Redbox Launches Digital Movie and TV Service, Without Disney Titles

Redbox is finally opening a bridge to an online digital-entertainment future, years after the streaming-video revolution took off.

The company, known for its nationwide network of DVD-rental kiosks, publicly launched Redbox On Demand on Wednesday, a service stocked with more than 6,000 movie and TV show titles available for VOD rental or electronic sell-through.

Redbox has inked deals for the service with Warner Bros., Paramount Pictures, Lionsgate, Sony Pictures Entertainment, 20th Century Fox and Universal Pictures.

Disney is the notable exception. The Mouse House hasn’t had a direct deal with Redbox for DVDs since 2012, and it is now suing Redbox, seeking to stop it from selling digital codes (extracted from DVD combo packs) for downloading or streaming Disney movies. Redbox has said in response that it’s “confident in our pro-consumer position.” Meanwhile, Disney operates a digital-locker service, Movies Anywhere, for storing and accessing content purchased from different retailers and has buy-in from other studios — but which Redbox On Denand isn’t a part of.

Redbox’s goal with the digital VOD and EST service isn’t really to take on giants like Apple’s iTunes or Amazon. Rather, the company wants to extend its base of kiosk users to digital video, and capture share of that spending.

“This is really about expanding the options for our consumers,” said CEO Galen Smith. “This allows us to go a lot broader and deeper than the selections we’re able to offer in the kiosk.”

Pricing for Redbox On Demand will be in-line with competing services. New-release VOD rentals start at $3.99 for 48-hour VOD rentals and movie purchases start at $9.99. Library content starts at $1.99.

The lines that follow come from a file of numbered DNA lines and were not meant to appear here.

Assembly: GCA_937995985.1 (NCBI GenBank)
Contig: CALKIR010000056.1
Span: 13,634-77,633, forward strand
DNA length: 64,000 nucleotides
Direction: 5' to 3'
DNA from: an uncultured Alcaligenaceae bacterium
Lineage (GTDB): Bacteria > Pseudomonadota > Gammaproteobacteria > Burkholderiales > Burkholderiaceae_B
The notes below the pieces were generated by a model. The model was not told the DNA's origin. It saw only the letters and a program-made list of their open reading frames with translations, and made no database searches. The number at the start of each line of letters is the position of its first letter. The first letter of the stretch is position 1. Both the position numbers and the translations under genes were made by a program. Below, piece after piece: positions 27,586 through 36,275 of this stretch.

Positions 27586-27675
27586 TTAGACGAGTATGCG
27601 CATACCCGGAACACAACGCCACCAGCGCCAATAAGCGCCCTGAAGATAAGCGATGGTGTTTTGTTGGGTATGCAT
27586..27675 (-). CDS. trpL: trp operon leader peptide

Redbox On Demand offers many of the same new-release movies available at the kiosks, along with older movies and TV shows for rental or purchase. Initial titles available on electronic sell-through include “Dunkirk,” “The Lego Ninjago Movie” and “Flatliners”; VOD rentals include “Kingsman: The Golden Circle,” “Home Again,” “Detroit” and “All Saints.”

Ideally, Redbox On Demand service should help offset the long, slow decline of the DVD business. Redbox’s revenue peaked in 2013, and it saw a steady decline of DVD rentals over the next three years as digital streaming has boomed. (Redbox is now privately held by investment firm Apollo Global Management and does not disclose financials.)

Smith, however, sees the DVD kiosks living a long and fruitful life, catering to consumers who are price-sensitive and see convenience and value in $1.50-per-day rentals. “We think physical [discs] will be around for a very, very long time,” Smith said.

Indeed, after paring back its kiosk footprint in recent years, Redbox will have added a 1,750 net new kiosks in 2017 with Dollar General locations making up the large majority of the new installs. At the end of 2017, Redbox expects to have around 42,000 kiosks in service. And they still turn a nice profit, Smith said, calling the Redbox kiosks the “most efficient 12 square feet in retail.”